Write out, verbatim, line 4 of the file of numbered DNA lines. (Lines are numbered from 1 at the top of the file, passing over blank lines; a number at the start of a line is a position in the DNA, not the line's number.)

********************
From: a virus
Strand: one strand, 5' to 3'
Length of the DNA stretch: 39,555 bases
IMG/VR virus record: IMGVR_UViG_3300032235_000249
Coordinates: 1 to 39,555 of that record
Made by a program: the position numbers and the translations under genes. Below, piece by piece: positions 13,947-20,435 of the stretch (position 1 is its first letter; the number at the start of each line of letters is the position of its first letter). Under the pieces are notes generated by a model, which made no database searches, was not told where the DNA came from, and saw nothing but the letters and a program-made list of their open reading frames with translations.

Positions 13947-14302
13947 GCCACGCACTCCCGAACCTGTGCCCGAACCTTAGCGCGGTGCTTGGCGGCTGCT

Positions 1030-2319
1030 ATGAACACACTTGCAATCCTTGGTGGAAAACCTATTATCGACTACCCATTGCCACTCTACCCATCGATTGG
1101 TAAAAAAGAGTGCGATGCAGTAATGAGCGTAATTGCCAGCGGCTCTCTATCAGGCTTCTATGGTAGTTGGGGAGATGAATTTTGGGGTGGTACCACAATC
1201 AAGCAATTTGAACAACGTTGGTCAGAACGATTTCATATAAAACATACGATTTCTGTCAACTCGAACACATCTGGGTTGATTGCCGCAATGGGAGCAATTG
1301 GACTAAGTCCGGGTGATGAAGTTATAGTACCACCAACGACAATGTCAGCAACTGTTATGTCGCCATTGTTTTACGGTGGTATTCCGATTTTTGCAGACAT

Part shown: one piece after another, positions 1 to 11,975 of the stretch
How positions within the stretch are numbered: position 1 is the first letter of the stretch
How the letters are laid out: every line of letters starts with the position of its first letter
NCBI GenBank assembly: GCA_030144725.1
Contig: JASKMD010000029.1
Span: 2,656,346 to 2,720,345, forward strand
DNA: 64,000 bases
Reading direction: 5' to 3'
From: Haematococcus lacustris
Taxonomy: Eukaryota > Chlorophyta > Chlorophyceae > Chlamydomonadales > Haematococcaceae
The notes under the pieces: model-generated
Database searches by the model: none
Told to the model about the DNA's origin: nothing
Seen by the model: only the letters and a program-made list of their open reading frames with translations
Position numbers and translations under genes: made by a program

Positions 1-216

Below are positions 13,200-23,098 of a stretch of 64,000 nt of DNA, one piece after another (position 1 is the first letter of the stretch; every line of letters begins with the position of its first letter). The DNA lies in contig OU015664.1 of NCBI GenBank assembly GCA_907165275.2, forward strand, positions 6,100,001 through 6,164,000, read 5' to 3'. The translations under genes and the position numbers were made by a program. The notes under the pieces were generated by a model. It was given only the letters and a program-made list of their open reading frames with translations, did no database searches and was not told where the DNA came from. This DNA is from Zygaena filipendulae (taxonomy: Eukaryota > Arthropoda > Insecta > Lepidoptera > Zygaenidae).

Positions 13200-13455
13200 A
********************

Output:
IMG/VR virus record: IMGVR_UViG_3300032235_000249